An email written last year by outgoing Crystal River National Wildlife Refuge/ Kings Bay Manatee Refuge manager Michael Lusk may be a “smoking gun” that shows exactly how visitors are disturbing the animals. Without adequate resources to manage the swim-with-manatees programs, the activities are likely to contribute to the decline of the species. Continue reading
Filed under: biodiversity, endangered species, Environment | Tagged: endangered species, Environment, Florida, manatee harassment, manatees, marine mammals | Leave a comment »
Posted on April 12, 2015 by Bob Berwyn
Feds propose ‘non-essential, experimental’ status
Black-footed ferret, courtesy USFWS.
FRISCO — Black-footed ferrets could make a comeback on private lands in Wyoming under a federal proposal to designate the State of Wyoming as a special area for reintroduction, where the mammals would be managed as a “non-essential, experimental” population under a special provision of the Endangered Species Act.
The prairie-dwelling critters have been on the Endangered Species List since 1967. They were listed just a year after Congress passed the Endangered Species Act. Continue reading
Filed under: biodiversity, endangered species, Environment | Tagged: biodiversity, black-footed ferrets, endangered species, Environment, Wyoming | Leave a comment »
Posted on April 11, 2015 by Bob Berwyn
Greater sage-grouse may lose ground to global warming. Photo courtesy USGS.
Climate change to cut key nesting habitat in Wyoming
FRISCO — As if greater sage-grouse didn’t already have enough to worry about, a new study suggests that global warming may reduce nesting habitat for the dwindling birds by 12 percent in southwestern Wyoming by 2050.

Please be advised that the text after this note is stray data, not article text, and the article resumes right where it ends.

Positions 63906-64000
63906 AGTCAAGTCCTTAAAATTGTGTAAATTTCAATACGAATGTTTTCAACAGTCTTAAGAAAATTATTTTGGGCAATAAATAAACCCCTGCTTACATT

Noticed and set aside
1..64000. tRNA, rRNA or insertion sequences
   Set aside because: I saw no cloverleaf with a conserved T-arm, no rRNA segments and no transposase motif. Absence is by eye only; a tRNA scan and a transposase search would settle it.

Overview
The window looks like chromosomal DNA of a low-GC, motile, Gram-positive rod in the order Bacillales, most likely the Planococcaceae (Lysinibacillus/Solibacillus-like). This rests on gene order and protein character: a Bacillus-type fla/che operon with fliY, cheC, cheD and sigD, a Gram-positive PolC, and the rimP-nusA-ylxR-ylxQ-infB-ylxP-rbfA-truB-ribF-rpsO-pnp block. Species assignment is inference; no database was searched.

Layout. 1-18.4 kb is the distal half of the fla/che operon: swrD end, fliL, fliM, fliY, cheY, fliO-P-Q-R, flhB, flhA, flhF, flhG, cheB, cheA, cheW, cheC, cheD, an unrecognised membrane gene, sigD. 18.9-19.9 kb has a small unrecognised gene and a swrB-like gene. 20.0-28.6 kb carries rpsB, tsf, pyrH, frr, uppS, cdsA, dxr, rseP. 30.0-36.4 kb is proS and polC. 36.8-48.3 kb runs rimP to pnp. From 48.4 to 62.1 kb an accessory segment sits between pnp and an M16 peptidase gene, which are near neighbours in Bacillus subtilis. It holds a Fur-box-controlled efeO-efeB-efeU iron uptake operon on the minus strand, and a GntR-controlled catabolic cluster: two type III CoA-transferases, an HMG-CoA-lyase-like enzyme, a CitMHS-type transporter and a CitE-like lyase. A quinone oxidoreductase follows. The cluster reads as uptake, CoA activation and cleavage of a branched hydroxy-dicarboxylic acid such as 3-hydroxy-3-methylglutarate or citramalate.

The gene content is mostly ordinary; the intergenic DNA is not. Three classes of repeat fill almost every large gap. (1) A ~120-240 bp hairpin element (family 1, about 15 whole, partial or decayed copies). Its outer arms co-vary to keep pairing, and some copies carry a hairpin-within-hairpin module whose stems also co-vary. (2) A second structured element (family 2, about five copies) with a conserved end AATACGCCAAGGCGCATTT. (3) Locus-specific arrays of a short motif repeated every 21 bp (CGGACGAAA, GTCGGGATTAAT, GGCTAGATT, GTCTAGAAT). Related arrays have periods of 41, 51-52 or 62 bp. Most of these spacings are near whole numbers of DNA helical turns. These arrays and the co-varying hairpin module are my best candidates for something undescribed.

“Historic disturbances of fire, development and invasive species have altered the sagebrush landscape, but climate change may represent the habitat’s greatest future risk,” said Collin Homer, the U.S. Geological Survey scientist who led the research.
“Warming temperatures, combined with less snow and rain, will favor species other than sagebrush, as well as increase sagebrush habitat’s vulnerability to fire, insects, disease and invasive species,” Homer said, explaining that the research helped show how vulnerable sagebrush landscapes are to climate change. Continue reading
Filed under: biodiversity, climate and weather, endangered species, Environment, global warming | Tagged: climate change, endangered species, global warming, Greater sage-grouse, sagebrush habitat, Wyoming | Leave a comment »
Posted on April 9, 2015 by Bob Berwyn
Can northern spotted owls survive in the Pacific Northwest? Photo courtesy USFWS.
Logging and post-fire salvage, along with competion from barred owls, still seen as key threats
FRISCO — Dinged by a double whammy of continued habitat loss and interspecies competition, the Pacific Northwest’s northern spotted owl may get even more protection under the Endangered Species Act.
The U.S. Fish and Wildlife Service this week said it will launch a review to decide if the spotted owl should be reclassified as endangered rather than threatened.
The population of the northern spotted owl is declining across most of the species’ range. The most recent data show a 2.9 percent range-wide population decline per year, although declines as high as 5.9 percent per year have been observed in some areas. Continue reading
Filed under: biodiversity, endangered species, Environment | Tagged: endangered species, logging, northern spotted owl, old growth forests, Pacific Northwest | 3 Comments »